5 questions for small business owners who want to be your clients
November 24, 2015

Small business owners tend to be a fickle bunch in matters of accounting. When they come to you, their disposition and concern makes you wonder if they're not better off barging into your bedroom in the middle of the night. They like to keep things under their control and only come to you when they're thinking big or when they have problems. That doesn't mean you should turn them away, but you should ask the following questions in order to make them feel comfortable as well as get a sense of where they are in their operations. You may see a positive relationship develop as a result.

What's bothering you?
While that may not be the most formal way to address a potential new client, the simplest question to ask is what challenges they're facing in their business. Often, they're coming to you with a problem, so focusing on the most urgent matters at hand, in addition to learning about their big dreams, will enable you to build trust, according to Accounting Today.

How is business going?
Once you get a sense of the problem, you'll need a context for it to fit in. You'll want to get a sense of prior history at this small business, ensuring that it actually has a functional operation, as suggested by accountant Blake Christian. If the owner can't say realistically whether or not things are going consistently, you may see that as a red flag for a potentially bad client.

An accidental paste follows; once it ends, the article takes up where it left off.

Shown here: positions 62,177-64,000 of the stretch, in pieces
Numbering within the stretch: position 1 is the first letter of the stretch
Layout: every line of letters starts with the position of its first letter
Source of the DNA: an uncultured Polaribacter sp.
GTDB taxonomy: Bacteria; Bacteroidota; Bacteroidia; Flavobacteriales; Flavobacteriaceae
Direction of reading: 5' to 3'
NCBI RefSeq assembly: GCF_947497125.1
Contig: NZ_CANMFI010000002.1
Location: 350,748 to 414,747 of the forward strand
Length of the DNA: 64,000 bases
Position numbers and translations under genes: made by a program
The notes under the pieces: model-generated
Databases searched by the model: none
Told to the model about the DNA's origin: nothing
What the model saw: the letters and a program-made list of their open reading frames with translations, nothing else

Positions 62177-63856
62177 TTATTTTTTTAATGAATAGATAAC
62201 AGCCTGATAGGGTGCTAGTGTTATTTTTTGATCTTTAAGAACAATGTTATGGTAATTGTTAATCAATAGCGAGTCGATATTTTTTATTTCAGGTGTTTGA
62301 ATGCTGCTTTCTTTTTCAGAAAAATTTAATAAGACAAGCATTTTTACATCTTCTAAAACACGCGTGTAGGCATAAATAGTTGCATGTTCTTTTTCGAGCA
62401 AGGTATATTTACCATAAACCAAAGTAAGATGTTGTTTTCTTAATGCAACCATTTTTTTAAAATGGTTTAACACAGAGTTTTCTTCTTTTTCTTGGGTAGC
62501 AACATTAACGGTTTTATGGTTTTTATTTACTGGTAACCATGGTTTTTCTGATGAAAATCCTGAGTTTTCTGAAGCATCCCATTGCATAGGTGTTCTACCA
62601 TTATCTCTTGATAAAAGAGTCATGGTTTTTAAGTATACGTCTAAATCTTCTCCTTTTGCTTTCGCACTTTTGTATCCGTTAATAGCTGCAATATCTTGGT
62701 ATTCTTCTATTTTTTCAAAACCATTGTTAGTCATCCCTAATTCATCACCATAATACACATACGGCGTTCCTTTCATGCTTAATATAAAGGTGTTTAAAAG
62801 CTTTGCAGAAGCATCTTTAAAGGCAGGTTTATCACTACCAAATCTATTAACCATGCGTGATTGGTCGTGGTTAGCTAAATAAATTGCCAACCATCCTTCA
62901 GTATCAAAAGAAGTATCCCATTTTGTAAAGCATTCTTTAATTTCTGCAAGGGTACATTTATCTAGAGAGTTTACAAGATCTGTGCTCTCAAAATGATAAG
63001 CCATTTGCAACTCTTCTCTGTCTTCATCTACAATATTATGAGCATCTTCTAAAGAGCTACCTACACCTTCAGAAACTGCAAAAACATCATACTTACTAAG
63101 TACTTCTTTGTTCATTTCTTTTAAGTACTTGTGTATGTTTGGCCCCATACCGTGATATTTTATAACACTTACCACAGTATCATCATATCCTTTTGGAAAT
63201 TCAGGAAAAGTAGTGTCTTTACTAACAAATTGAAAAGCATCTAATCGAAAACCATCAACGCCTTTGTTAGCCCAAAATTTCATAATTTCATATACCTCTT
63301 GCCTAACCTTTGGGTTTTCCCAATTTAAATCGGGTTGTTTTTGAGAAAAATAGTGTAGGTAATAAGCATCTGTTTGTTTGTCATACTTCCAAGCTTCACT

What does success look like to you?
Whether you seek to identify a problem, or if the owner has got big dreams and needs help, you want some metrics in place. The person you're talking to likely has some idea of what would be a good, if not neat, conclusion to their current situation, as noted by accounting expert Lisa Tierney. Getting a clear goal from them will help you figure out if they'll be a good client.

How are your employees?
When you ask about the owner's staff, you're not just showing your concern for their well-being. Labour law becomes an issue for accountants simply because businesses have to pay certain wages based on provincial guidelines. Be sure to ask about payroll, what structure the business has in place for staffing and what benefits they offer.

What are your plans for the next 12 months?
Sometimes, the reason an owner has a problem is because he or she didn't plan for certain variables when he or she tried to do something for the business. To get clients thinking on the right track, you should inquire about what they intend to do overall in the foreseeable future. Getting entrepreneurs to understand they need a plan is essential to having an effective relationship with them.

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